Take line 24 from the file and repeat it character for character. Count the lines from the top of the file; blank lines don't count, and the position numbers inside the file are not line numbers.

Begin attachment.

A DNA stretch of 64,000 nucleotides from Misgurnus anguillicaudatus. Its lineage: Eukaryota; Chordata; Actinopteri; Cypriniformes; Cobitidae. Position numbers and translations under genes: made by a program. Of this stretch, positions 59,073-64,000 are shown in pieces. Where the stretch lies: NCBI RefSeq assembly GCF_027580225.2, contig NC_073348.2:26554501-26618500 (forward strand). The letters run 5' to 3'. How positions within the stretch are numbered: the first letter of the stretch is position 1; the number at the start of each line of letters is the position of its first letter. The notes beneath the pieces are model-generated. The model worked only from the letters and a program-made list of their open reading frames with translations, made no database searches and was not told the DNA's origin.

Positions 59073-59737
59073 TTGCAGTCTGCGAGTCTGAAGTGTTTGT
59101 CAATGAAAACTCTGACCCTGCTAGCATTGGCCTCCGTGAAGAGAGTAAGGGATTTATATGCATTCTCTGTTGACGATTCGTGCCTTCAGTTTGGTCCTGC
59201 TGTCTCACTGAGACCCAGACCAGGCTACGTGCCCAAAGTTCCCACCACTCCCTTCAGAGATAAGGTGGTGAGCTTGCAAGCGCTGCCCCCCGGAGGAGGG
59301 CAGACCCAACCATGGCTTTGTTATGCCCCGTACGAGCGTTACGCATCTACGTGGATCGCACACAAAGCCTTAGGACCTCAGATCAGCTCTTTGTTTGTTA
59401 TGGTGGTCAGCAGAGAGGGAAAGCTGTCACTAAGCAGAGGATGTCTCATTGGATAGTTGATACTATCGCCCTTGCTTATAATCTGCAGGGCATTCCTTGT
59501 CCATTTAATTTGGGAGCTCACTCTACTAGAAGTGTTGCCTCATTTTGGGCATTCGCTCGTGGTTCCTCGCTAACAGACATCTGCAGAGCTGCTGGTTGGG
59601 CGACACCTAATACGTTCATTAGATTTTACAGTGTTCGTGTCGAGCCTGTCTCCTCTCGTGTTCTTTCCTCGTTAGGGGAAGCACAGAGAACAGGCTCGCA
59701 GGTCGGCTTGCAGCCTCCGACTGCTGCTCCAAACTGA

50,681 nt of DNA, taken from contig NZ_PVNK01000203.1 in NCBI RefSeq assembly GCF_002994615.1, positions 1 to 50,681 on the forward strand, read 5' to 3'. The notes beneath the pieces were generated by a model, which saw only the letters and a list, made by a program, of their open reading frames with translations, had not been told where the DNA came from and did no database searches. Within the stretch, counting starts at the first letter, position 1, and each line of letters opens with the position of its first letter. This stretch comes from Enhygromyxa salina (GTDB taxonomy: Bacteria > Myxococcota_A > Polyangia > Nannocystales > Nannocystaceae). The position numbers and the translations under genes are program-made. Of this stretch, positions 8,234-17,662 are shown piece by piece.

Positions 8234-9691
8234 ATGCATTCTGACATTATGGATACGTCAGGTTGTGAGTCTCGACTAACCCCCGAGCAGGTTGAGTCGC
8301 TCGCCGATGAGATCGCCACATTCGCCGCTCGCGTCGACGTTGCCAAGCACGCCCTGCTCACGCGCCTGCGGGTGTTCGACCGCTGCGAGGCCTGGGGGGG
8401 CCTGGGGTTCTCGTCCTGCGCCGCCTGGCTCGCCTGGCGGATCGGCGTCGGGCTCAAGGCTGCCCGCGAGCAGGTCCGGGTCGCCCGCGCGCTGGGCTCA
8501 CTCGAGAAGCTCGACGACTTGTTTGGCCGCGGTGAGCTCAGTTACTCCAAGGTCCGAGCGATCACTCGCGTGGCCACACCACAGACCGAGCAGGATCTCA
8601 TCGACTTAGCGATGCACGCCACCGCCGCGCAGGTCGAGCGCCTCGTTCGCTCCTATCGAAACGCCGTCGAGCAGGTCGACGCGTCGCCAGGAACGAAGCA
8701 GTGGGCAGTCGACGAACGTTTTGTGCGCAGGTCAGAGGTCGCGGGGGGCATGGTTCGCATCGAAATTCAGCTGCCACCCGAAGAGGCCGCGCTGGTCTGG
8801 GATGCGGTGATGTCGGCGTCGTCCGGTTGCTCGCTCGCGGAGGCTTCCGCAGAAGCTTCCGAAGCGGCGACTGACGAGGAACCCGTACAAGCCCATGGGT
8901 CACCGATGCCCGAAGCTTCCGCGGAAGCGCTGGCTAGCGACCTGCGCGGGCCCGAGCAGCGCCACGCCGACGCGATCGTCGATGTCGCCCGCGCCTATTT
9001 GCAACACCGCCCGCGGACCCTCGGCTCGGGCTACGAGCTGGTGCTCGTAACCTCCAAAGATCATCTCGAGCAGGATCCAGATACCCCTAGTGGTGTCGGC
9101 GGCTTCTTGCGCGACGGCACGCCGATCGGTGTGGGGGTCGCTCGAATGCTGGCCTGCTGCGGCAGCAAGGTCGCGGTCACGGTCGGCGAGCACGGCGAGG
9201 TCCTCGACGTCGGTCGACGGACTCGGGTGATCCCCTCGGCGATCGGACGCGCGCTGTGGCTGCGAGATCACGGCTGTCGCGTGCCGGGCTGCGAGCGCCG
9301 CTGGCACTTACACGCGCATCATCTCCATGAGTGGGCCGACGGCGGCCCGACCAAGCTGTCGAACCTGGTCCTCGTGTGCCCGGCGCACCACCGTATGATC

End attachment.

9301 CTGGCACTTACACGCGCATCATCTCCATGAGTGGGCCGACGGCGGCCCGACCAAGCTGTCGAACCTGGTCCTCGTGTGCCCGGCGCACCACCGTATGATC